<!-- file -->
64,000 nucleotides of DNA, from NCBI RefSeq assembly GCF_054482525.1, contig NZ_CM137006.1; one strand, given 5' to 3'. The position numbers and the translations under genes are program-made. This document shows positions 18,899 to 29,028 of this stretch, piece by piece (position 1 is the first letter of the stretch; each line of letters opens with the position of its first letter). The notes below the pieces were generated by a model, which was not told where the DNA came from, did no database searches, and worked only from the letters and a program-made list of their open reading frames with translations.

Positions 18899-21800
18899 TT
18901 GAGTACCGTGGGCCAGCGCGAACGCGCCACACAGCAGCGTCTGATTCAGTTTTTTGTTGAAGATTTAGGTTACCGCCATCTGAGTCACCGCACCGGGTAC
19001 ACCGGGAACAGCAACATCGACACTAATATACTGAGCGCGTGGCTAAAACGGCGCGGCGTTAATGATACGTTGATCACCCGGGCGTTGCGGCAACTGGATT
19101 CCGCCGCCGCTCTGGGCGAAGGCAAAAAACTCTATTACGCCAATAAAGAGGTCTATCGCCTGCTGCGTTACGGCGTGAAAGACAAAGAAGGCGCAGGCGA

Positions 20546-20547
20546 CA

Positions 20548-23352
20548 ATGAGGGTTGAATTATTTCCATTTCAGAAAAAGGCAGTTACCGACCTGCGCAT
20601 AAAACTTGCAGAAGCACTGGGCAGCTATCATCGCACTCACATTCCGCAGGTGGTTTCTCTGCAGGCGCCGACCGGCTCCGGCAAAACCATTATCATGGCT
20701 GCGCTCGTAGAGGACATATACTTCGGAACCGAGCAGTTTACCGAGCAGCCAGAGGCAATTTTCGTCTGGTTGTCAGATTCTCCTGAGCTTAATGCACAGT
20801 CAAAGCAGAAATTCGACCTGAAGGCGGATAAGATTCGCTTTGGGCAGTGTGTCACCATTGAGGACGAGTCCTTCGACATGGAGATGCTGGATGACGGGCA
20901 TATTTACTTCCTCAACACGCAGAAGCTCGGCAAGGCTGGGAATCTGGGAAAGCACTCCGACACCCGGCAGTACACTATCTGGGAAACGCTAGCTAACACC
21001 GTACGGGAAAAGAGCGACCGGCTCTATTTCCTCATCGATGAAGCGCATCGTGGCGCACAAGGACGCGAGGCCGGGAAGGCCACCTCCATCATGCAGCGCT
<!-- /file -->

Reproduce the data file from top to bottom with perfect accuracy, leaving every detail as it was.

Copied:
64,000 nucleotides of DNA, from NCBI RefSeq assembly GCF_054482525.1, contig NZ_CM137006.1; one strand, given 5' to 3'. The position numbers and the translations under genes are program-made. This document shows positions 18,899 to 29,028 of this stretch, piece by piece (position 1 is the first letter of the stretch; each line of letters opens with the position of its first letter). The notes below the pieces were generated by a model, which was not told where the DNA came from, did no database searches, and worked only from the letters and a program-made list of their open reading frames with translations.

Positions 18899-21800
18899 TT
18901 GAGTACCGTGGGCCAGCGCGAACGCGCCACACAGCAGCGTCTGATTCAGTTTTTTGTTGAAGATTTAGGTTACCGCCATCTGAGTCACCGCACCGGGTAC
19001 ACCGGGAACAGCAACATCGACACTAATATACTGAGCGCGTGGCTAAAACGGCGCGGCGTTAATGATACGTTGATCACCCGGGCGTTGCGGCAACTGGATT
19101 CCGCCGCCGCTCTGGGCGAAGGCAAAAAACTCTATTACGCCAATAAAGAGGTCTATCGCCTGCTGCGTTACGGCGTGAAAGACAAAGAAGGCGCAGGCGA

Positions 20546-20547
20546 CA

Positions 20548-23352
20548 ATGAGGGTTGAATTATTTCCATTTCAGAAAAAGGCAGTTACCGACCTGCGCAT
20601 AAAACTTGCAGAAGCACTGGGCAGCTATCATCGCACTCACATTCCGCAGGTGGTTTCTCTGCAGGCGCCGACCGGCTCCGGCAAAACCATTATCATGGCT
20701 GCGCTCGTAGAGGACATATACTTCGGAACCGAGCAGTTTACCGAGCAGCCAGAGGCAATTTTCGTCTGGTTGTCAGATTCTCCTGAGCTTAATGCACAGT
20801 CAAAGCAGAAATTCGACCTGAAGGCGGATAAGATTCGCTTTGGGCAGTGTGTCACCATTGAGGACGAGTCCTTCGACATGGAGATGCTGGATGACGGGCA
20901 TATTTACTTCCTCAACACGCAGAAGCTCGGCAAGGCTGGGAATCTGGGAAAGCACTCCGACACCCGGCAGTACACTATCTGGGAAACGCTAGCTAACACC
21001 GTACGGGAAAAGAGCGACCGGCTCTATTTCCTCATCGATGAAGCGCATCGTGGCGCACAAGGACGCGAGGCCGGGAAGGCCACCTCCATCATGCAGCGCT